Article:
On “Recent Hire,” a clean acoustic guitar melts and blends like sugar in hot tea with tribal drums and they sweeten the sound spilling from the speakers. This is where Greg’s voice reminds me again of New Jersey’s veteran rocker Billy Falcon – though Billy’s voice is more gruff. These two are world’s apart yet kindred spirits. I’m partial to a voice with a little sandpaper — it’s more interesting than the boyish polished voices singing in that overly emotive manner. I listen for sincerity and it’s here. The female duet continues with this album’s haunting-mysterious approach and its witchery is sewn in with cleverness, with a good contrast of musical diversification. The guitar sounds like it was recorded in some abandoned factory and it’s eerie – and good.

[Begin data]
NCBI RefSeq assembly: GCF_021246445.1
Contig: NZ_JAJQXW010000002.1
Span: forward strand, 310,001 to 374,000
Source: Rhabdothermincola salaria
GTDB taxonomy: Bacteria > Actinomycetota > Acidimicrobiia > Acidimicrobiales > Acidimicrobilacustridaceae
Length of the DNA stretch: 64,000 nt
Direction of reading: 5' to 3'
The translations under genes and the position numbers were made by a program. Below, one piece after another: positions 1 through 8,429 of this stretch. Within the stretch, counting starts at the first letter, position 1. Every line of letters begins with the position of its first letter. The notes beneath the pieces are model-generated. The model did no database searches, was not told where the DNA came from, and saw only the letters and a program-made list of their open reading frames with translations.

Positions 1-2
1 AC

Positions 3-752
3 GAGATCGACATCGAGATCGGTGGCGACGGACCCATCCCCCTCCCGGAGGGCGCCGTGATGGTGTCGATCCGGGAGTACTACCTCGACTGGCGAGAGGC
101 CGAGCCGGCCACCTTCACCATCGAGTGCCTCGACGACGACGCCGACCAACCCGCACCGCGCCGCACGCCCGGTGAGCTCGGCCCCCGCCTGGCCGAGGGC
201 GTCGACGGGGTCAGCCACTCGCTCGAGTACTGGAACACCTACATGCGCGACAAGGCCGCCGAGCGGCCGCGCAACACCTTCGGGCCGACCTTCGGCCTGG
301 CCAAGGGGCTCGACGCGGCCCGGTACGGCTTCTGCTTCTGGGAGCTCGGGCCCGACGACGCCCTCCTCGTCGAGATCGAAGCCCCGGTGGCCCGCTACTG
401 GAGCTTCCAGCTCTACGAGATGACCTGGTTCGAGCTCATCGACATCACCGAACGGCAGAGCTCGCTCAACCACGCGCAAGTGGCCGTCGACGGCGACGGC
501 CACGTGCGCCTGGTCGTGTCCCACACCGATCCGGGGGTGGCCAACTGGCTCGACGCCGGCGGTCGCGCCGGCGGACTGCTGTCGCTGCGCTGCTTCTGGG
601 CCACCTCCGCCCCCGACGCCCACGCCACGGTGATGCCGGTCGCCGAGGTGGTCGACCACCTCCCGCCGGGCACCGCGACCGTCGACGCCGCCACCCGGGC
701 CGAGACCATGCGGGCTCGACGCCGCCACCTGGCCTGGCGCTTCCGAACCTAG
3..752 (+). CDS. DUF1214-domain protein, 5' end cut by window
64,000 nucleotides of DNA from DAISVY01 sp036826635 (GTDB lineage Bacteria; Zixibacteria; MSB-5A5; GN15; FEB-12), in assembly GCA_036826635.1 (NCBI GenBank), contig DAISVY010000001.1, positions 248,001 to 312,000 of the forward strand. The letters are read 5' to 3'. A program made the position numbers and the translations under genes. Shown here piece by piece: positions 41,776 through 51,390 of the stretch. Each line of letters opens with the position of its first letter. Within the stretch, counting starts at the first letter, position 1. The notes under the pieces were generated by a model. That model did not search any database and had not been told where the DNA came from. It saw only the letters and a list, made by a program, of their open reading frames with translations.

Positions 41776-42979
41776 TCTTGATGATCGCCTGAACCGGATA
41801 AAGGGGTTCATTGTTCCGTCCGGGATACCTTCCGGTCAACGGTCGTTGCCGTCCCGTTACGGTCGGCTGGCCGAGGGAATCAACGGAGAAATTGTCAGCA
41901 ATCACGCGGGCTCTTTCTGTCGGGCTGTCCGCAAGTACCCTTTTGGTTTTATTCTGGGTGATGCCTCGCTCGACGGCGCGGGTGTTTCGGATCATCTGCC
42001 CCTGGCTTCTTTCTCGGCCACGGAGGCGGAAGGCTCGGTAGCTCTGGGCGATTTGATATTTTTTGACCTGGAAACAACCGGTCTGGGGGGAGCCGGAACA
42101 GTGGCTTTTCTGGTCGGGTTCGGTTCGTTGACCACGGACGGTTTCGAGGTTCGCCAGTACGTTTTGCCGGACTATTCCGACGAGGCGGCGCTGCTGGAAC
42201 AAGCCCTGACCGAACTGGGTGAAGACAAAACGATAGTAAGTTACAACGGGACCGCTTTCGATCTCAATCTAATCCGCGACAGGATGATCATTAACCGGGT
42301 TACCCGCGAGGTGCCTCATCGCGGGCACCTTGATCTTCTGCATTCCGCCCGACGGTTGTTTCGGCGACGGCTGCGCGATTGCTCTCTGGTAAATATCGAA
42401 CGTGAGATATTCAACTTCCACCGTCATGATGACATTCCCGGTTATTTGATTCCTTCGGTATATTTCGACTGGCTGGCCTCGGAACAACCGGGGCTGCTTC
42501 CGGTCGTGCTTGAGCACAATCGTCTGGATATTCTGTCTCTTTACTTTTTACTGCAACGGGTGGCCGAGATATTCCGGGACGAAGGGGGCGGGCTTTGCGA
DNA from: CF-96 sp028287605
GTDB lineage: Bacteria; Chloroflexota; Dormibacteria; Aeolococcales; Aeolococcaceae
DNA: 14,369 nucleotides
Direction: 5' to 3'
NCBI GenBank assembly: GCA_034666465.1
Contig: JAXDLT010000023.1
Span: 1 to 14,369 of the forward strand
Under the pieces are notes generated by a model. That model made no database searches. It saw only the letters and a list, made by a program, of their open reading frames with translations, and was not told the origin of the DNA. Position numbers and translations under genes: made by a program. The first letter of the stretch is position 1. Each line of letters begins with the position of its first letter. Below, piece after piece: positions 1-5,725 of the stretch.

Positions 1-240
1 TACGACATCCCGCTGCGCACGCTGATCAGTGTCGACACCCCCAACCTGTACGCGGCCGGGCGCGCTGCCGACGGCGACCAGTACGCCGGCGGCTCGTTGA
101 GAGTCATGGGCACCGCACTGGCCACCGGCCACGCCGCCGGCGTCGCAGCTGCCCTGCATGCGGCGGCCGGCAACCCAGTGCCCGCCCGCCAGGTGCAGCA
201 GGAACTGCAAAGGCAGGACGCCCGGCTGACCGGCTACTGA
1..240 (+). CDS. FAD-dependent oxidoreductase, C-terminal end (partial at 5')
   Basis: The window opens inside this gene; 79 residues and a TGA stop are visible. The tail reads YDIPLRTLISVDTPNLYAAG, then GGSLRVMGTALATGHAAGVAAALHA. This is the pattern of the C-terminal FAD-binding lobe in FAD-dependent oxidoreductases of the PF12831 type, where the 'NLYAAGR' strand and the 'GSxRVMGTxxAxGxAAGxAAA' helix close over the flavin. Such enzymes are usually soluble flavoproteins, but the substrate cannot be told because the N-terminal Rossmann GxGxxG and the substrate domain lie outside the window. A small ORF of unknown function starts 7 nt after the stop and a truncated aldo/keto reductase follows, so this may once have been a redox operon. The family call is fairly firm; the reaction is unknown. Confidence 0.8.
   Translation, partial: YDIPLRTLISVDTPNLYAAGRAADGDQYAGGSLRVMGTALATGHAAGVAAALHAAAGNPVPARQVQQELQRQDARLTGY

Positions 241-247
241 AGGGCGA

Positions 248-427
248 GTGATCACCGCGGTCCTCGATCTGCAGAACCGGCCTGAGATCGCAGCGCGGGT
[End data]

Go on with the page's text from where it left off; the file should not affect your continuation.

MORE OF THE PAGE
“Wait Up Mama,” has universal appeal and could be sung anywhere in America – rural or urban. To find another song similar you’d have to go back to songwriters of another era like Merle Haggard, Waylon Jennings or Johnny Cash. This is not a rocker, but it’s still played with strength — without being loud. This is why this poignant song comes across with such conviction and generates soul with a dash of gospel.
From soul to grand piano “Sonny Jim” introduces us to another colorful Fleming character found in a neighborhood tavern. A father? Brother? An old man from the past? A forgotten school friend? Sonny Jim is one of the characters that shapes this interesting image filled album. As we leave the tavern we meet the “Cut Man” and his song announces his arrival with a loud harmonica. A cut man — a ring specialist in the corner of a boxer is there to stop any bleeding. The song is sung by the boxer himself – a serious assessment of a career — whimsical in the tradition of John Prine – and that’s a compliment.